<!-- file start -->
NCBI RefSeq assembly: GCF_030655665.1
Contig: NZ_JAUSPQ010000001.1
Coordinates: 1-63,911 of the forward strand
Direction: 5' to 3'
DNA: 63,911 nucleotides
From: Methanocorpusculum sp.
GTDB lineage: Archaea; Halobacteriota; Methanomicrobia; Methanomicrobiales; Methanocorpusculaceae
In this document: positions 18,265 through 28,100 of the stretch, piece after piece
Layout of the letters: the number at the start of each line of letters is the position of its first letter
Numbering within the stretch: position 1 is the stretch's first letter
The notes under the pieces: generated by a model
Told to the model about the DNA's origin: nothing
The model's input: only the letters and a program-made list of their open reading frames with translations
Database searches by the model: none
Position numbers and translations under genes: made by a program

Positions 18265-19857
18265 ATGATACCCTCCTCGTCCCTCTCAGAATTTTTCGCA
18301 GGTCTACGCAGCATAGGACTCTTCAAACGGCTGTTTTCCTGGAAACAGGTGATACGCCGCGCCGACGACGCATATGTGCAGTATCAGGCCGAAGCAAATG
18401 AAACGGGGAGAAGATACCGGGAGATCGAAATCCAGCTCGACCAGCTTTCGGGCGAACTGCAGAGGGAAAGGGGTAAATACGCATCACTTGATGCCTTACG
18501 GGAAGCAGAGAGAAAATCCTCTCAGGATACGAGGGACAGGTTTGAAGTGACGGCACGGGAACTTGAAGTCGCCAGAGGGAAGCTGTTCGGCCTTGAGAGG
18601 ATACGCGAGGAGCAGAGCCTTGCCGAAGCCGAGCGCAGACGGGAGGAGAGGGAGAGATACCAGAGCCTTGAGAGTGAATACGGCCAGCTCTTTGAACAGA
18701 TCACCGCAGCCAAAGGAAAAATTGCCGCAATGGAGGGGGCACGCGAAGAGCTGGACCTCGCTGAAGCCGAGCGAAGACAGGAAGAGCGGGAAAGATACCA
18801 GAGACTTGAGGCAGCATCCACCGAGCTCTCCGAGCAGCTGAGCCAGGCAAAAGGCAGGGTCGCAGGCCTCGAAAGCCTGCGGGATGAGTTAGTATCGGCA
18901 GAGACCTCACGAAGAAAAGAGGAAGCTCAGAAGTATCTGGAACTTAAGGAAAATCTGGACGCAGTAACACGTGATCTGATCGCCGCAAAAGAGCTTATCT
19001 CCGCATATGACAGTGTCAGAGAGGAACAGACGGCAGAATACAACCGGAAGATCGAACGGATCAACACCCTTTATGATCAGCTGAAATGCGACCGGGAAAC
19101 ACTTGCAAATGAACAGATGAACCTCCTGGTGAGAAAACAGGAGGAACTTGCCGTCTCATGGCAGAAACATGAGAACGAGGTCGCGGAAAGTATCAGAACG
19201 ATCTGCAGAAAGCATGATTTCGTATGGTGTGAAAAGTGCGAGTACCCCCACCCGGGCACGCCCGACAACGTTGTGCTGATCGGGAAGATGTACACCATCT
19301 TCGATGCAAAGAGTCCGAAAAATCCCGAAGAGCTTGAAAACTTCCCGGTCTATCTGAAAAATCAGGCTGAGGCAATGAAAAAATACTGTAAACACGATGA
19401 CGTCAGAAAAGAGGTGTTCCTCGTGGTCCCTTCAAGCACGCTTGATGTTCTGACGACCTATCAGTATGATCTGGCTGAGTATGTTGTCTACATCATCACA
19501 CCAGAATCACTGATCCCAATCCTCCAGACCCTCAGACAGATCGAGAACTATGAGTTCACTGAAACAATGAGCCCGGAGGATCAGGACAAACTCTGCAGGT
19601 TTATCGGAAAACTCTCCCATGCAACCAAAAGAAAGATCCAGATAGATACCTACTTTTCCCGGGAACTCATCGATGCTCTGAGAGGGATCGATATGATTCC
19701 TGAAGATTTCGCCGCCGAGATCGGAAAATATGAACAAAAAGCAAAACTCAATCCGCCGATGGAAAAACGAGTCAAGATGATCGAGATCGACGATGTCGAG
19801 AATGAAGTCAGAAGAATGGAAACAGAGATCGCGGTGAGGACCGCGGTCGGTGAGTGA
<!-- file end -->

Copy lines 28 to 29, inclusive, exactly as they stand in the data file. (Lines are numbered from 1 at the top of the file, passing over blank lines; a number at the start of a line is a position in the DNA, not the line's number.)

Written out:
19301 TCGATGCAAAGAGTCCGAAAAATCCCGAAGAGCTTGAAAACTTCCCGGTCTATCTGAAAAATCAGGCTGAGGCAATGAAAAAATACTGTAAACACGATGA
19401 CGTCAGAAAAGAGGTGTTCCTCGTGGTCCCTTCAAGCACGCTTGATGTTCTGACGACCTATCAGTATGATCTGGCTGAGTATGTTGTCTACATCATCACA